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How Craig Ferguson Unmade The Late-Night Talk Show

Craig Ferguson set a very individual course for himself in a field with a lot of standard elements. Now, as David Letterman moves on from CBS late night, Ferguson does too.
Lisette M. Azar
Craig Ferguson set a very individual course for himself in a field with a lot of standard elements. Now, as David Letterman moves on from CBS late night, Ferguson does too.

As has become the recent custom over at CBS, when Craig Ferguson decided to announce his departure from The Late Late Show on Monday, he had a self-deprecating joke ready.

"Thanks everybody! That was quite convincing!" he said, as the audience groaned at news he would leave the network's 12:35 a.m. show in December. "I'll go and do something else. Probably, I'm thinking, carpentry."

Some fans might assume Ferguson is leaving because CBS hired someone else to take the top job in the network's late night universe, handing Comedy Central's Stephen Colbert the hosting gig on the 11:35 p.m. Late Show when host David Letterman announced his retirement weeks ago.

But the Scottish-born comic told Variety that he had planned to leave his show long before Letterman shocked the showbiz world by unexpectedly announcing his retirement April 3. Once that happened, Ferguson had to keep his mouth shut while the world reacted to Letterman and CBS announced Colbert as his successor.

I believe Ferguson, because when I visited his show for a feature story in 2007, he told me he couldn't see sticking with the program past his then-six-year contract. "I just don't know if I like being that visible," he said, musing a bit about a post-Late Show life spent writing standup bits and books from a seaside bungalow in Florida. "I don't know if I would want to ramp that up any more, you know. And people here find that, I think, quite difficult to (understand)."

If what Ferguson says is true, then the network surely has a succession plan in mind for him as well. And given how quickly they moved on announcing the Colbert hire, it might not be long before we're talking about how the next guy (or gal, hopefully) is going to help reinvent late night TV on the network of NCIS and CSI.

But first, let's take a moment to give props to Ferguson, a wildly talented performer who succeeded – and failed – because he insisted on creating a late-night talk show for people who hate most late-night talk shows.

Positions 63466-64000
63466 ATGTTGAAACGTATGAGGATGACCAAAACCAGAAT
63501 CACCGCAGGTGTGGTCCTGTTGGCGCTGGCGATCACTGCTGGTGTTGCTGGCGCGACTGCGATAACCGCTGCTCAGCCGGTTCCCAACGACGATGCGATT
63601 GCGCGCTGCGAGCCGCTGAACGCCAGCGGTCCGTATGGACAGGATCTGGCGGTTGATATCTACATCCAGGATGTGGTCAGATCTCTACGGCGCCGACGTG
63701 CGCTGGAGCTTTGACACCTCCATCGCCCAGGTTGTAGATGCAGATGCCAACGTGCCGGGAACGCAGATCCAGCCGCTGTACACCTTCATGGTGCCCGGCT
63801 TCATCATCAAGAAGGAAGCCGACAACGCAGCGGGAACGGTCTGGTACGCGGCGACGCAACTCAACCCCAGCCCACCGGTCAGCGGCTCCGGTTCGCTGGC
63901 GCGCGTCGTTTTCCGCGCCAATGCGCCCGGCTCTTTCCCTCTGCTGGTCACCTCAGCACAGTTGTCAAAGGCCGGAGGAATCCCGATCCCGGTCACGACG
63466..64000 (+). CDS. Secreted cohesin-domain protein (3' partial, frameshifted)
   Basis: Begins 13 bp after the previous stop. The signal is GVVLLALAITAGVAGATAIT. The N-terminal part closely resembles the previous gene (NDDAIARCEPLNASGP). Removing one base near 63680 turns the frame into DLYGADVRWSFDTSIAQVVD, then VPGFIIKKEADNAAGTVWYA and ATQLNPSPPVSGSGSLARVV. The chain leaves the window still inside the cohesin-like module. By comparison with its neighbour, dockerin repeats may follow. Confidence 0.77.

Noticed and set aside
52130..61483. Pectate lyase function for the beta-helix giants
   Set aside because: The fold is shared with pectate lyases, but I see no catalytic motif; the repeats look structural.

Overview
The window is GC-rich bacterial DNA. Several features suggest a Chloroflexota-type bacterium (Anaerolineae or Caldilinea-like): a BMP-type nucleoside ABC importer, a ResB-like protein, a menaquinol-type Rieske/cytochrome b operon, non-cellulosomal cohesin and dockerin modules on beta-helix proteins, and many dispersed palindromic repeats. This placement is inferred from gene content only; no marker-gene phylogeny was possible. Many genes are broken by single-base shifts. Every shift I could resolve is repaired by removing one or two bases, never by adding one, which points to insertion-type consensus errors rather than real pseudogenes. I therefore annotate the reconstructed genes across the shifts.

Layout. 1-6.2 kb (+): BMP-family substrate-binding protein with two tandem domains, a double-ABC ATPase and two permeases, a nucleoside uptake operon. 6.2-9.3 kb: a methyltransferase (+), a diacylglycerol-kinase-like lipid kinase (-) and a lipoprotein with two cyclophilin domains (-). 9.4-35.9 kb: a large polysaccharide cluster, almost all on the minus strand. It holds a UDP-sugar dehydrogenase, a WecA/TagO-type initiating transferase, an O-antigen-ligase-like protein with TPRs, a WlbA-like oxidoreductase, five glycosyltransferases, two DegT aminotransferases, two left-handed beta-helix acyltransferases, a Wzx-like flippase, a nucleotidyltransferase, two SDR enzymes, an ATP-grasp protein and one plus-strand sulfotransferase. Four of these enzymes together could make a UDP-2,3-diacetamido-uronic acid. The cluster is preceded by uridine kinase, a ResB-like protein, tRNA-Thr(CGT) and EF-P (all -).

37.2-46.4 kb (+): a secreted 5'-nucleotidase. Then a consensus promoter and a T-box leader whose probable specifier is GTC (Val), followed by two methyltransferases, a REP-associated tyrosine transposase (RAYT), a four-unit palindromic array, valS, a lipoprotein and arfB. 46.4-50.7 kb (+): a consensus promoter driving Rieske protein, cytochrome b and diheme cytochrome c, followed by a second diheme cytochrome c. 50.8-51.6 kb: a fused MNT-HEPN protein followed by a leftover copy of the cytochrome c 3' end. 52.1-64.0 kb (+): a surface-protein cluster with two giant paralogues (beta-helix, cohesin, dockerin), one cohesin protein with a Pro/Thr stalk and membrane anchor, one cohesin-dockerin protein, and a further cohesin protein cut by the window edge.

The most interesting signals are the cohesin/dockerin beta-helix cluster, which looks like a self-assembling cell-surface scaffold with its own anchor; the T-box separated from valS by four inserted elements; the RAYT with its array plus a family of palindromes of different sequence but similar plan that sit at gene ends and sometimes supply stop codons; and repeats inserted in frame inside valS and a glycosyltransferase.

Basically, Ferguson busted up the rigid formula of late night TV wherever he could, producing a show that could split sides one moment and leave you wondering if you stumbled on a celebrity-studded acid trip in the next.

Some of the stuff is obvious. Early in his tenure, Ferguson jettisoned a mostly-planned monologue for a stream-of-consciousness way of speaking to the camera that was more genuine and more funny. Sometimes the program would begin in a "cold open" with a puppet rabbit interrogating an audience member; other times, he spoke openly about the life and death of his father or explained why, as a recovering alcoholic, he would pass on poking fun at the debilitating meltdowns of Britney Spears.

He never had a backing band – in part, early on, it was likely a money thing. But even after CBS upgraded his studio, Ferguson avoided the bandleader sidekick and live music, instead trading banter with a skeletal robot and with two people in horse's costume. Really.

As interviews began with guests, Ferguson would symbolically rip up his blue note cards as a way of signifying that what was coming wasn't really planned. Sometimes, that brought a lot of empty riffing with a celebrity who just couldn't keep up. But sometimes, you got this (warning: parts of this are a little NSFW).

Ferguson took over The Late Late Show in 2005 from Craig Kilborn, himself a refugee from Comedy Central's Daily Show. CBS actually tried a succession of guest hosts in the job after Kilborn failed, and Ferguson was the unlikely-yet-compelling permanent choice.

Where Kilborn was smug and overly scripted, Ferguson was genuine and spontaneous (Kilborn has the dubious distinction of hosting two shows which were turned into creative successes after he left them). And when Ferguson occasionally got serious – in talking about race relations or staying sober or dealing with death – it was because he was interested in whatever he was talking about in that moment.

This was a show created by a star who chafed at all the typical conventions of a late-night talk show. The result was an unpredictable program which was often funny, sometimes amazing and occasionally just strange and not quite complete.

Small wonder that more traditional shows hosted by Jimmy Fallon and Seth Meyers beat The Late Late Show in ratings. And it's also no surprise that Ferguson might get tired of re-inventing the form every night and just move on (he already has his next TV gig lined up: hosting his syndicated game show Celebrity Name Game).

Beyond hoping they don't hire yet another white male, I'm crossing my fingers that CBS succeeds Ferguson with someone just as willing to blow up conventional ideas of what a late night talk show can and should be.

As legacies go, that might be the best one yet, especially for a host who often called himself "TV's Craig Ferguson" – an offhand description that seemed equal parts ironic jab and grudging admission of his circumstance.

And as final tribute, please enjoy 13 minutes of Ferguson-centered craziness, courtesy of YouTube.

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Eric Deggans is NPR's first full-time TV critic.